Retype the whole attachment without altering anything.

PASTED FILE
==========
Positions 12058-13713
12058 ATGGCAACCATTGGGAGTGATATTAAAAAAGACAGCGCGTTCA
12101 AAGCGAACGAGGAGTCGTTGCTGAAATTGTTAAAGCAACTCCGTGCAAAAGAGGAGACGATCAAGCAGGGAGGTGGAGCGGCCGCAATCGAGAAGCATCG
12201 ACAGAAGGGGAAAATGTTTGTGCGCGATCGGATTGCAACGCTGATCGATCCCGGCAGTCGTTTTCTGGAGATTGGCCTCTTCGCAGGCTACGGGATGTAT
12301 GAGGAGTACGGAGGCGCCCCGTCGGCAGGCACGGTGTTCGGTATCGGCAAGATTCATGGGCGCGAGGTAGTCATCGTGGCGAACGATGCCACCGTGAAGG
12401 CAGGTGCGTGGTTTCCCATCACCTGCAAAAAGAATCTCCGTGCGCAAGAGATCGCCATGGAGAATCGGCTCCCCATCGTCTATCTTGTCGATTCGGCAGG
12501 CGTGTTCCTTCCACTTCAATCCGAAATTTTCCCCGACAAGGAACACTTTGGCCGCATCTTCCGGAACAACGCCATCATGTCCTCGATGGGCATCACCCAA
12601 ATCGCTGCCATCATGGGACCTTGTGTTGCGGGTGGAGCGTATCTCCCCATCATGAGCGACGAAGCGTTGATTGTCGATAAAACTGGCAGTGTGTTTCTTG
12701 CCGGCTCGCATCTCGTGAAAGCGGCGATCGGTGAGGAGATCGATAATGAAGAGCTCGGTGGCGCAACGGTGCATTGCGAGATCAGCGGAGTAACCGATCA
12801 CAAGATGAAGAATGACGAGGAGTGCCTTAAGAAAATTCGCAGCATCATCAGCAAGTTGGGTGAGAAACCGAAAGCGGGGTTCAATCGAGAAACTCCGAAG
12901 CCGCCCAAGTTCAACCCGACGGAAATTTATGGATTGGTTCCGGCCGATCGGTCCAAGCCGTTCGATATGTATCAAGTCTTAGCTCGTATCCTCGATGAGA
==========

Positions 12058-13713
12058 ATGGCAACCATTGGGAGTGATATTAAAAAAGACAGCGCGTTCA
12101 AAGCGAACGAGGAGTCGTTGCTGAAATTGTTAAAGCAACTCCGTGCAAAAGAGGAGACGATCAAGCAGGGAGGTGGAGCGGCCGCAATCGAGAAGCATCG
12201 ACAGAAGGGGAAAATGTTTGTGCGCGATCGGATTGCAACGCTGATCGATCCCGGCAGTCGTTTTCTGGAGATTGGCCTCTTCGCAGGCTACGGGATGTAT
12301 GAGGAGTACGGAGGCGCCCCGTCGGCAGGCACGGTGTTCGGTATCGGCAAGATTCATGGGCGCGAGGTAGTCATCGTGGCGAACGATGCCACCGTGAAGG
12401 CAGGTGCGTGGTTTCCCATCACCTGCAAAAAGAATCTCCGTGCGCAAGAGATCGCCATGGAGAATCGGCTCCCCATCGTCTATCTTGTCGATTCGGCAGG
12501 CGTGTTCCTTCCACTTCAATCCGAAATTTTCCCCGACAAGGAACACTTTGGCCGCATCTTCCGGAACAACGCCATCATGTCCTCGATGGGCATCACCCAA
12601 ATCGCTGCCATCATGGGACCTTGTGTTGCGGGTGGAGCGTATCTCCCCATCATGAGCGACGAAGCGTTGATTGTCGATAAAACTGGCAGTGTGTTTCTTG
12701 CCGGCTCGCATCTCGTGAAAGCGGCGATCGGTGAGGAGATCGATAATGAAGAGCTCGGTGGCGCAACGGTGCATTGCGAGATCAGCGGAGTAACCGATCA
12801 CAAGATGAAGAATGACGAGGAGTGCCTTAAGAAAATTCGCAGCATCATCAGCAAGTTGGGTGAGAAACCGAAAGCGGGGTTCAATCGAGAAACTCCGAAG
12901 CCGCCCAAGTTCAACCCGACGGAAATTTATGGATTGGTTCCGGCCGATCGGTCCAAGCCGTTCGATATGTATCAAGTCTTAGCTCGTATCCTCGATGAGA